AFTER THE ELEPHANTINE Britannica volume it was balm to pick up John Train's latest 64-page charmer, Remarkable Words with Astonishing Origins, illustrated by Pierre Le Tan (Clarkson Potter, $5.95). Intended as a Christmas stocking-stuffer, this little etymological anthology should delight at any time of the year -- even if some of its etymologies are disputable. (Train asserts that snob derives from sine nobilitate, meaning without nobility; I read elsewhere that it is a slurring of and contraction of the French c'est noble. Which is right?) Here, for instance, is the origin of the handkerchief: "Chef in French is 'head' (from Latin caput), and a couvre-chef, or kerchief, is a head-cloth or bandanna. One you keep in hand to sneeze into is a hand couvre-chef or handkerchief."
When it comes to having fun with language no one surpasses Willard R. Espy, who has put together Another Almanac of Words at Play (Clarkson Potter, $14.95). Modeled after the much-praised, original Almanac, this sequel serves up articles, poems, word games, and even songs apportioned out for every day of the year.
On January 4, for instance, one learns that poet Walter de la Mare felt that many words missed their meaning: Linoleum, he says, should have been a beautiful sea port on the Mediterranean. Elsewhere among his January entries Espy raffishly relates a series of passages with unintended double-entendres, including this one from Dickens' Martin Chuzzlewit, evoking the infatuation of Tom, the church organist, with a choir member: "When she spoke, Tom held his breath, so eagerly he listened; when she sang, he sat like one entranced. She touched his organ and from that bright epoch, even it, the old companion of his happiest hours, incapable as he had thought of elevation, began a new and deified existence."
Espy's own contributions -- chiefly light verse -- sometimes strain for sparkle, but for the most part of his book should delight anyone who likes puns, crosswords, tall tales or mildly bawdy jokes. It is worth buying just to run across items like Alastair Reid's famous palindrome (a word or words reading the same forwards and backwards), a favorite of W. H. Auden: "T. Eliot, top bard, notes putrid tang emanating, is sad. I'd assign it a name: gnat dirt upset on drab pot-toilet."
Gyles Brandreth's The Joy of Lex: How to Have Fun With 860,341,500 Words, illustrated by George Moran (Morrow, $10.95), though arranged in alphabetical chapters, is essentially modeled after Espy's earlier Almanac. (The title by the way is unfortunate: I thought the book was about law -- from the Latin lex -- not about matters lexicographic.) But whereas Espy stresses the silly and amusing, Brandreth tends to emphasize the unusual and factual. Entries include some of the 1,700 words coined by Shakespeare (among them, critical, auspicious and lonely); the world's hardest crosswords; selections from Ambrose Bierce's Devil's Dictionary (absurdity: "a statement of belief manifestly inconsistent with one's opinion"); a brief anthology of Groucho Marx come-backs; graffiti ("Reincarnation is a pleasant surprise"); a gobbledygook generator for would-be bureaucrats; the world's worst tongue twisters ("Three free thugs set three thugs free"); and famous last words, including grammarian Dominique Bonhours' classic: "I am about to -- or I am going to -- die; either expression is used."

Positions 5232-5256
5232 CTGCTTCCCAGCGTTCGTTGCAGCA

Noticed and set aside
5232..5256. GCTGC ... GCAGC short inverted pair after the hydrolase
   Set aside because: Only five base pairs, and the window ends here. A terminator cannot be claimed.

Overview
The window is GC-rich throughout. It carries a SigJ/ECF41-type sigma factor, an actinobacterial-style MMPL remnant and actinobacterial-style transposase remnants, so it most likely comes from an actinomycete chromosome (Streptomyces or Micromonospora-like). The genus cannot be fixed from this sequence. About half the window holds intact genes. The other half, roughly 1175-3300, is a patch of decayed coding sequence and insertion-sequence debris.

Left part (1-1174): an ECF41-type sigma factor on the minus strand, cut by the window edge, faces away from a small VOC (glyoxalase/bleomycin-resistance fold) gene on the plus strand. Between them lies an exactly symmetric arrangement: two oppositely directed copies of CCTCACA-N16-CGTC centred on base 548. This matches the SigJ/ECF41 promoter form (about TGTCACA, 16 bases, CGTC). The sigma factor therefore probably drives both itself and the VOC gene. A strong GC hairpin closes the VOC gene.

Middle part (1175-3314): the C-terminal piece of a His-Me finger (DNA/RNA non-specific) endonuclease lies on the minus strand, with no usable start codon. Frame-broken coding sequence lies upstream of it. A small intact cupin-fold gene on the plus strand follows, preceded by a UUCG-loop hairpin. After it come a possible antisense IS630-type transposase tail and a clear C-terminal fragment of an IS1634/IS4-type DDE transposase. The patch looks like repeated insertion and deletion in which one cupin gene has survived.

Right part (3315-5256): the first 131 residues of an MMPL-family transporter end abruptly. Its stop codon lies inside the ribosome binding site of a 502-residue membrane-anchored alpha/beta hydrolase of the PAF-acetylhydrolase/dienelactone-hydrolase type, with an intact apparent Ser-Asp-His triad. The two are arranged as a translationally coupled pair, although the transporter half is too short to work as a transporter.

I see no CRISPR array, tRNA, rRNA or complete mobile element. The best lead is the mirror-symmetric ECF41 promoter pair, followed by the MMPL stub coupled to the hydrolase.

Both Espy and Brandreth can be unreservedly recommended for the word buffs; however, The Grand Panjandrum and 1,999 other Rare, Useful and Delightful Words and Expressions, by J. N. Hook (Macmillan, $13.95), strikes me as a bit pedantic. (Each chapter concludes with a quiz.) Hook's words are not only rare, but also precious and obsolescent. Ablactation, for instance, is the act of taking milk away from, and thalassocracy means command of the seas.Anyone with a basic understanding of Latin and Greek roots can figure out the meaning of such words. But who would dare even use one in speech or writing? The chapters, which are arranged by subject, nonetheless do contain interesting material (e.g. the terms used to describe various sorts of antique furniture), but too many of the words carry only a curiosity value.
This is not so of the jaunty. A Pleasure in Words, by Eugene T. Maleska (Simon and Schuster, $15.95). Maleska, the crossword puzzle editor of The New York Times, compresses a great deal of fascinating material into this loveletter to the English language. He begins with chapters devoted to words taken from Greek and Latin, moves on to borrowings from the Romance languages and Anglo-Saxon, and follows these with words derived from people, places and literature. The concluding chapters survey the origins of various vulgar English expressions and explain the construction and solving of crossword puzzles.
I first turned my strictly scholarly attention to the risque chapter titled "Eyebrow Raisers." Sadly -- this is, as they say, a family newspaper -- I must content myself with explaining the source of a single popular colloquial adjective meaning lively or quarrelsome. Feisty, it seems, "comes from the adjective feist, a relative of fizzle. It originally meant 'breaking wind.'" There's a lot more curious materila nearby; interested readers should check out the backgrounds of fornication, clitoris, and catamite. Who said etymology couldn't be sexy?